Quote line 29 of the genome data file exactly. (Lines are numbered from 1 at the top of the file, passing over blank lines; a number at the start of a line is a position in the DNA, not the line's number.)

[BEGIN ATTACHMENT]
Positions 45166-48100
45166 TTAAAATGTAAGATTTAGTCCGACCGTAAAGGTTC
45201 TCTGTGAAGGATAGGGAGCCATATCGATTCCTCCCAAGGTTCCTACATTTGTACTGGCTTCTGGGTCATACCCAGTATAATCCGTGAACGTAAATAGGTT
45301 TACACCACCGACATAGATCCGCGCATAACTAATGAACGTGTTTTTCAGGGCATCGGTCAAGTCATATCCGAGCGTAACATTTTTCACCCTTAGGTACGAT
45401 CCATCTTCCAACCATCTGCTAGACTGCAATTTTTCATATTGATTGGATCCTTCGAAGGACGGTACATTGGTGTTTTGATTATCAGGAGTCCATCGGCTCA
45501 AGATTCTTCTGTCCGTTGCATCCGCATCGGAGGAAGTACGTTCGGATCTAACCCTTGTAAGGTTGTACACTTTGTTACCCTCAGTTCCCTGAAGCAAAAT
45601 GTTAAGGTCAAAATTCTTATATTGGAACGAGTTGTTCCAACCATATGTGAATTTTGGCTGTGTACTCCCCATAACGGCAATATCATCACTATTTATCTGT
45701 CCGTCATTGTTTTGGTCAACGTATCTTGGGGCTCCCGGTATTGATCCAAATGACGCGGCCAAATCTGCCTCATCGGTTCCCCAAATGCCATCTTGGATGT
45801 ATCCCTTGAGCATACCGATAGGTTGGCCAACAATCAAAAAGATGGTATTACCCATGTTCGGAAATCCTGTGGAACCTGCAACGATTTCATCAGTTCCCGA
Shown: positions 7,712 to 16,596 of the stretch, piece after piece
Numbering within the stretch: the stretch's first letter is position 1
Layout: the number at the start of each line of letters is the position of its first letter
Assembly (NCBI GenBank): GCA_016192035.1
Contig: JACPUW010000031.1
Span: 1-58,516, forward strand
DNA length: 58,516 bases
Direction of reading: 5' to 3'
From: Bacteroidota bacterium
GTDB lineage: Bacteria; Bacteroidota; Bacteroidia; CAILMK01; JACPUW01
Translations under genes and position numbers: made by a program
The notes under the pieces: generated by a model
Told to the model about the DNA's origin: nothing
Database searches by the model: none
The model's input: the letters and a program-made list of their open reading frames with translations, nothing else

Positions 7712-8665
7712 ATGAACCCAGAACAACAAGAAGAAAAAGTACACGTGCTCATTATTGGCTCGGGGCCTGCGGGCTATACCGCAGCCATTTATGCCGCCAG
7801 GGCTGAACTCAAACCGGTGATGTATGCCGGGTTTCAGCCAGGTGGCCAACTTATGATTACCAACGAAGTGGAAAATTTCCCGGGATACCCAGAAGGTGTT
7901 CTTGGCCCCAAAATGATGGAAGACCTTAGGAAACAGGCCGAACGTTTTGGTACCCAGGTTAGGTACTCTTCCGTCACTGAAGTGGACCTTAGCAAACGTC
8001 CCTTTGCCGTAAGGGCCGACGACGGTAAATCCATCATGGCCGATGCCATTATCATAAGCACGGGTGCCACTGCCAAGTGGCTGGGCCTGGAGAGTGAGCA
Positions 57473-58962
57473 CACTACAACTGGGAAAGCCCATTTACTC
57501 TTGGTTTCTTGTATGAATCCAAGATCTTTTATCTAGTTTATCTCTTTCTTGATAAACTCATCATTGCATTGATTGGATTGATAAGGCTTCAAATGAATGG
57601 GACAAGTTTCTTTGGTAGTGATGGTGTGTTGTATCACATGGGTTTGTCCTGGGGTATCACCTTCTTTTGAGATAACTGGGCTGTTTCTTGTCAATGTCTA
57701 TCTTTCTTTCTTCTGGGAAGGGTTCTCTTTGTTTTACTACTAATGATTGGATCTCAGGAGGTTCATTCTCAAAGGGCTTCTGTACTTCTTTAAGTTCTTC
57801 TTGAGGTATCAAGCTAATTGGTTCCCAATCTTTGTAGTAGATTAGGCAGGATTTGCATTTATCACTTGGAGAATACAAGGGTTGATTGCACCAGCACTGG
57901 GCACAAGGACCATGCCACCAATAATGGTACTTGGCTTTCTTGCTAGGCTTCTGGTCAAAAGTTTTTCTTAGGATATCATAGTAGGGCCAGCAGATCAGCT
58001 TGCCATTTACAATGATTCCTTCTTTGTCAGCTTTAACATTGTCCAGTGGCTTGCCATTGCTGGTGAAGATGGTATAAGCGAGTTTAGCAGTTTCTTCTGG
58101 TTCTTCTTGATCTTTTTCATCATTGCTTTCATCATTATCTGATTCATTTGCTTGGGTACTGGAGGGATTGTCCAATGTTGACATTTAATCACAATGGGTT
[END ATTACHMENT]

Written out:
8001 CCTTTGCCGTAAGGGCCGACGACGGTAAATCCATCATGGCCGATGCCATTATCATAAGCACGGGTGCCACTGCCAAGTGGCTGGGCCTGGAGAGTGAGCA